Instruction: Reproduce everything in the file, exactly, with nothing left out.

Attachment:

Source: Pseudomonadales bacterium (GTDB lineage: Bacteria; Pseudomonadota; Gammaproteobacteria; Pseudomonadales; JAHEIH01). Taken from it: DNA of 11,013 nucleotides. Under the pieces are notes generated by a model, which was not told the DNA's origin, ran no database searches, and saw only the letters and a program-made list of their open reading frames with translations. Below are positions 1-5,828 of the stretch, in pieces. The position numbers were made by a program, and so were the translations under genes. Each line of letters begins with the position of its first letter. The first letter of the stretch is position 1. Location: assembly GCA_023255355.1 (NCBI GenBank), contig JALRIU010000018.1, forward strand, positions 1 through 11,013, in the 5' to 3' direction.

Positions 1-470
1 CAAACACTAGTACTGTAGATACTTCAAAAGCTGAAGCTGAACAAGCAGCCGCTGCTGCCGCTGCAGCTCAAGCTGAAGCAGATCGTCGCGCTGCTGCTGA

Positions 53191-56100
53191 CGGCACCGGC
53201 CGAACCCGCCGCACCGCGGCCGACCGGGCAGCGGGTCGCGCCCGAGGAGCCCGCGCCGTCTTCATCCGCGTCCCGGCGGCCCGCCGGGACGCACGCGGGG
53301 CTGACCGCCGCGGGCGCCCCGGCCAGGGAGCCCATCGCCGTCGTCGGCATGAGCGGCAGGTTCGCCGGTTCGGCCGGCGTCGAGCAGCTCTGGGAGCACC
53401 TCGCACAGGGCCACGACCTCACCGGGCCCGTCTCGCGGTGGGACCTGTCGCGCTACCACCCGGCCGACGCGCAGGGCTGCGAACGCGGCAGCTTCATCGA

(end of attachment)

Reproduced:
Source: Pseudomonadales bacterium (GTDB lineage: Bacteria; Pseudomonadota; Gammaproteobacteria; Pseudomonadales; JAHEIH01). Taken from it: DNA of 11,013 nucleotides. Under the pieces are notes generated by a model, which was not told the DNA's origin, ran no database searches, and saw only the letters and a program-made list of their open reading frames with translations. Below are positions 1-5,828 of the stretch, in pieces. The position numbers were made by a program, and so were the translations under genes. Each line of letters begins with the position of its first letter. The first letter of the stretch is position 1. Location: assembly GCA_023255355.1 (NCBI GenBank), contig JALRIU010000018.1, forward strand, positions 1 through 11,013, in the 5' to 3' direction.

Positions 1-470
1 CAAACACTAGTACTGTAGATACTTCAAAAGCTGAAGCTGAACAAGCAGCCGCTGCTGCCGCTGCAGCTCAAGCTGAAGCAGATCGTCGCGCTGCTGCTGA

Positions 53191-56100
53191 CGGCACCGGC
53201 CGAACCCGCCGCACCGCGGCCGACCGGGCAGCGGGTCGCGCCCGAGGAGCCCGCGCCGTCTTCATCCGCGTCCCGGCGGCCCGCCGGGACGCACGCGGGG
53301 CTGACCGCCGCGGGCGCCCCGGCCAGGGAGCCCATCGCCGTCGTCGGCATGAGCGGCAGGTTCGCCGGTTCGGCCGGCGTCGAGCAGCTCTGGGAGCACC
53401 TCGCACAGGGCCACGACCTCACCGGGCCCGTCTCGCGGTGGGACCTGTCGCGCTACCACCCGGCCGACGCGCAGGGCTGCGAACGCGGCAGCTTCATCGA